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STATE OF THE AGRICULTURAL ECONOMY
THURSDAY, JULY 30, 1998
HOUSE OF REPRESENTATIVES,
Washington, DC. The committee met, pursuant to call, at 2 p.m., in room 1300, Longworth House Office Building, Hon. Robert F. (Bob) Smith (chairman of the committee) presiding.
Present: Representatives Combest, Barrett, Ewing, Doolittle, Goodlatte, Pombo, Smith of Michigan, Everett, Lucas, Lewis, Chenoweth, Bryant, Foley, Chambliss, LaHood, Emerson, Moran, Blunt, Schaffer, Thune, Jenkins, Cooksey, Stenholm, Condit, Peterson, Dooley, Clayton, Minge, Pomeroy, Holden, Baesler, Farr, Baldacci, Berry, McIntyre, Etheride, John, and Boswell.
Staff present: Paul Unger, majority staff director; Bill O'Conner, policy director; Pete Thomson, legislative director; John Goldberg, professional staff; Mike Neruda, Keith Menchey, Callista Bisek, assistant clerk/scheduler; Wanda Worsham, clerk; Chip Conley, minority staff economist; and Anne Simmons.
The CHAIRMAN. The committee will come to order. We have an excellent list of witnesses today, and therefore as usual I will have a short statement. I will then call on the ranking member, Mr. Stenholm.
OPENING STATEMENT OF HON. ROBERT F. (BOB) SMITH, A
REPRESENTATIVE IN CONGRESS FROM THE STATE OF OREGON
The CHAIRMAN. There is no question in anyone's mind here on this committee and throughout the country that we have problems in farm country. Prices have declined precipitously for farmers and ranchers. Many producers are wrestling with multiyear crop losses and others are suffering as a result of this year's severe adverse weather. Livestock prices are down, and in some parts of the country forage is virtually non-existent. It is a political reality that we will have to address this situation, as we have faced all challenges to agriculture, together as a committee.
For this reason, Mr. Stenholm and I thought it would be helpful to our members as we went forward with a common understanding to analyze what is occurring in the country and to ask representatives of the various areas of the United States to come here today and talk to us. If we are to be responsive and responsible, it is critical that we understand our own problems in this country and that of our neighbors.
Therefore, this hearing is intended to help to define the nature of the economic, of the disease, of the weather problems being faced in the upper Midwest and Oklahoma, Texas, North Carolina and the Southeast, and wherever they may be in the agricultural community. And that again is the reason that Mr. Stenholm and I and the leadership here joined together to try to address the long-term issue of agriculture when we advocated forthrightly and aggressively a square deal for agriculture which included lifting sanctions for foodstuffs to go into Pakistan and India, which was accomplished; to normalize relations with China, which was accomplished; and indeed to give the tools necessary to this administration and to all of us the opportunity to trade internationally with the support and funding of the International Monetary Fund and the passage of fast track.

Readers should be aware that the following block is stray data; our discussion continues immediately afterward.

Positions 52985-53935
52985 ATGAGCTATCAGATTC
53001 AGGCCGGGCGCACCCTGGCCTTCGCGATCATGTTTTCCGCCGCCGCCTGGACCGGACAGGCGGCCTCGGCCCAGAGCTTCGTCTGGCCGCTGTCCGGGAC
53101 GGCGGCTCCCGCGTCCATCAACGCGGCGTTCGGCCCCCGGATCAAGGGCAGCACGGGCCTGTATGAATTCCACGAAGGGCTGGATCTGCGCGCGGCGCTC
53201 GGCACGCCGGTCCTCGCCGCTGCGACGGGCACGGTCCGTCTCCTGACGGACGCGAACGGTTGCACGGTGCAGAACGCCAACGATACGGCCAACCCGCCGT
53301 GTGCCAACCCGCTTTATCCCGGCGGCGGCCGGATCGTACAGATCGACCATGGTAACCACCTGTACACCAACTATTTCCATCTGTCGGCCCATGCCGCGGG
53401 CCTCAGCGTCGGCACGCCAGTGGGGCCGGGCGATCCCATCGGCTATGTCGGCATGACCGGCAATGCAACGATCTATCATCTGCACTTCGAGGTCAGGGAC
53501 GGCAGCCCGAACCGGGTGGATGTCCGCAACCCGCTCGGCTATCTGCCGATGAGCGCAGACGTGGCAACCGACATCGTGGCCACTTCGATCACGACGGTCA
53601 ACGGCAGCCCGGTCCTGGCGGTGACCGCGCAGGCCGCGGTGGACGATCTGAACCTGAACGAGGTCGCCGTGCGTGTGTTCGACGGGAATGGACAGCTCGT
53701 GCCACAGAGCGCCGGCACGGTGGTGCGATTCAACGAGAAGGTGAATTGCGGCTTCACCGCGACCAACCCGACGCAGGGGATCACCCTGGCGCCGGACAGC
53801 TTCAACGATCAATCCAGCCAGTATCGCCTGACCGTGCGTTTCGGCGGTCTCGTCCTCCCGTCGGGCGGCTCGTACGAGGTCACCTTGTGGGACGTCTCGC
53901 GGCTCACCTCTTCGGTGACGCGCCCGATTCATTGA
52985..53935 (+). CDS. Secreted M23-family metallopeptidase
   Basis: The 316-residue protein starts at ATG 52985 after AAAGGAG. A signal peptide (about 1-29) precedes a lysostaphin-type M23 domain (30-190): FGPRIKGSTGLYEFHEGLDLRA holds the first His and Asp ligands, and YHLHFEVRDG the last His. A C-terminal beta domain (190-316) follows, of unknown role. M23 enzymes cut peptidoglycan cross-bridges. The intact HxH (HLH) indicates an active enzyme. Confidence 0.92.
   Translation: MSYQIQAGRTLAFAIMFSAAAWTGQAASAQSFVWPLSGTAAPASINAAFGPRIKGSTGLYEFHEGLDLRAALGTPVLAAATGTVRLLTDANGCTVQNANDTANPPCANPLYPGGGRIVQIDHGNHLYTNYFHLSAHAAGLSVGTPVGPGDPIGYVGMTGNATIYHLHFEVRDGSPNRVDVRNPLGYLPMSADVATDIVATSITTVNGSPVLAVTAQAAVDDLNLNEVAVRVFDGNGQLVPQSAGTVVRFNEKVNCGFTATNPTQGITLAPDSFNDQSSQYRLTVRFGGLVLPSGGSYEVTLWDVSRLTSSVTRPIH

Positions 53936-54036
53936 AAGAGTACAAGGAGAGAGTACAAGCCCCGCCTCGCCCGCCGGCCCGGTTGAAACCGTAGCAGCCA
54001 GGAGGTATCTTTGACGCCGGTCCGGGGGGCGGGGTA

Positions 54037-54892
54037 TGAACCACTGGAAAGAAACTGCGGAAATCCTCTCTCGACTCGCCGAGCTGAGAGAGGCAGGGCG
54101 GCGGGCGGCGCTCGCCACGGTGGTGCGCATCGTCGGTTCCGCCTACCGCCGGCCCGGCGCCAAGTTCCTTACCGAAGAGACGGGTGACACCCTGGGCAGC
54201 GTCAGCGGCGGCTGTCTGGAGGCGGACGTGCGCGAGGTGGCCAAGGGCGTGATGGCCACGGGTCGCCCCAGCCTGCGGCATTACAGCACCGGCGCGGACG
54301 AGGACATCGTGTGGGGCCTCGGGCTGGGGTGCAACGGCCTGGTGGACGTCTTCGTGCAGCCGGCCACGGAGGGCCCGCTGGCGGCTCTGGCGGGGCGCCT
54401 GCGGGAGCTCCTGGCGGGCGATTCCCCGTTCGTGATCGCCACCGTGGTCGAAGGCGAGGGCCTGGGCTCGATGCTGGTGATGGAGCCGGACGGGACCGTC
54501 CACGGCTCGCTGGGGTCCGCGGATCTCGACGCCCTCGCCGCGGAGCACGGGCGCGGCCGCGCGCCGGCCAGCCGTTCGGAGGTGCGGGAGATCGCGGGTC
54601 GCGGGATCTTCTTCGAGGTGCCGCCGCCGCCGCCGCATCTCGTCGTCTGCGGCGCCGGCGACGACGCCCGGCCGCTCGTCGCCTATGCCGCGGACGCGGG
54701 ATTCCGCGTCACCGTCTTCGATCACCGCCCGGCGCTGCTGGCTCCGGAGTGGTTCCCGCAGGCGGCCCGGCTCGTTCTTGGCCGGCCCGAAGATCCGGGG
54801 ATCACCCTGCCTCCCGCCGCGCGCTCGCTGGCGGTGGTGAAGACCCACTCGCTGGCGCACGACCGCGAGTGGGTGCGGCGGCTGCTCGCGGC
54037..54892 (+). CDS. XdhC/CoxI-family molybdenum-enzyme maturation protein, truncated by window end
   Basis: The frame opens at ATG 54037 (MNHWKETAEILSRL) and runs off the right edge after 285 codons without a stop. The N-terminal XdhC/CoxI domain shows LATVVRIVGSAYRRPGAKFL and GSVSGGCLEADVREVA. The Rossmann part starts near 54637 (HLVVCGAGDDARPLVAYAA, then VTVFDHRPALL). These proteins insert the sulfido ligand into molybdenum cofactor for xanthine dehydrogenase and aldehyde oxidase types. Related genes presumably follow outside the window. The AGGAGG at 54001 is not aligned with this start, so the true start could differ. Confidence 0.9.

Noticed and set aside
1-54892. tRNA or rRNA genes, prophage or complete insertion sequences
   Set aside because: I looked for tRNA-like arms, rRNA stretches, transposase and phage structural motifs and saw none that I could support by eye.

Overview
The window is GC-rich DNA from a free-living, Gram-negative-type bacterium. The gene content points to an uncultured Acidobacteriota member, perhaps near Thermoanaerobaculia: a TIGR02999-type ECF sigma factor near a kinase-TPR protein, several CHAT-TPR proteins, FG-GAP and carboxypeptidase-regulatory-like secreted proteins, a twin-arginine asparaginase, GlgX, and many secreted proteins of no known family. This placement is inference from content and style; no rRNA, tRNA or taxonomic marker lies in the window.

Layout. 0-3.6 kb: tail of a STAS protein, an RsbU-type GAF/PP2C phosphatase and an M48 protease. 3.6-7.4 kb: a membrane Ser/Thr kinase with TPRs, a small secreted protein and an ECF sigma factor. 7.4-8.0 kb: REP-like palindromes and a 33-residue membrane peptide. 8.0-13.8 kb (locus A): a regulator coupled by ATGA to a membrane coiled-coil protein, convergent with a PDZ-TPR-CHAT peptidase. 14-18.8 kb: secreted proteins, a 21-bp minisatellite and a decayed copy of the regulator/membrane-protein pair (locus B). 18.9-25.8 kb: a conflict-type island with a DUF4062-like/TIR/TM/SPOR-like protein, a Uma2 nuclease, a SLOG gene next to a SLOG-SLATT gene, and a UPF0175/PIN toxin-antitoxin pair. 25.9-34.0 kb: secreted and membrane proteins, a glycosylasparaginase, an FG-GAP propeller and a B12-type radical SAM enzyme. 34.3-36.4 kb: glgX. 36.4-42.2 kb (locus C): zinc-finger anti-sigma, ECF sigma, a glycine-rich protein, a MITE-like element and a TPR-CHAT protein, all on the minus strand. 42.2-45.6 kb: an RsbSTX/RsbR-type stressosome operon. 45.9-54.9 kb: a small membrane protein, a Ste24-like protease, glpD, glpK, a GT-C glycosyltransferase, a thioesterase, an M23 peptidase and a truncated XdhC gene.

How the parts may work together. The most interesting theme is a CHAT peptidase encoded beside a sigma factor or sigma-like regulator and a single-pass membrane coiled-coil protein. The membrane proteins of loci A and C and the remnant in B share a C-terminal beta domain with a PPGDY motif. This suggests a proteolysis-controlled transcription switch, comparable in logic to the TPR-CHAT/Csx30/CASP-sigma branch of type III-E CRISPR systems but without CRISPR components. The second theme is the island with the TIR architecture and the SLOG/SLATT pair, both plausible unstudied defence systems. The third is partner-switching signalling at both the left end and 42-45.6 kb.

Now if we are indeed going to go into 1999 with the tools that this administration needs, and we all need to rectify some of the many problems we have around the world and to reduce barriers against our products coming into those nations, we can't compete anywhere in the world, we can't compete if there are barriers and tariffs against our products. Those are the reasons that we were most aggressive on international trade.
In the short term, we have placed crop insurance on a program that is not subject to annual problems, and we agree that it is very possible that crop insurance ought to be revisited to see if it is taking the proper direction for our farmers.
We aggressively reached out and supported research which many of us believe is the future for agriculture in this country. And beyond that, we will pass next Monday the Emergency Farm Financial Relief Act which will place $5.5 billion in the hands of farmers across the country by the 1st of October which we think will help the cash flow immensely of farmers who are facing very difficult situations.
Before the August recess, I anticipate that there will be many other ideas, maybe ideas coming out of this hearing that we can address with respect to the disaster and income problems in farming. We have a responsibility, I believe, to consider each one of them. So today we will carefully weigh the testimony of our witnesses about the nature of the problem and about some of their thoughts of rectifying some of these issues, and together we will craft productive responses.
I would like to recognize the gentleman from Texas, Mr. Stenholm.
OPENING STATEMENT OF HON. CHARLES W. STENHOLM, A REPRESENTATIVE IN CONGRESS FROM THE STATE OF TEXAS
Mr. STENHOLM. Thank you, Mr. Chairman and thank you for holding this hearing today. It has been a long time coming for us.
When we passed the 1996 farm bill which was definitely a change, a new direction for U.S. farm policy, there were a lot of concerns expressed at that time, and many felt like we never got a good chance back in 1995 and 1996 to in fact explore what might happen under this new direction.
And I think it is very timely now that we are looking in year 3 to see what is happening. There is evidence that the safety net that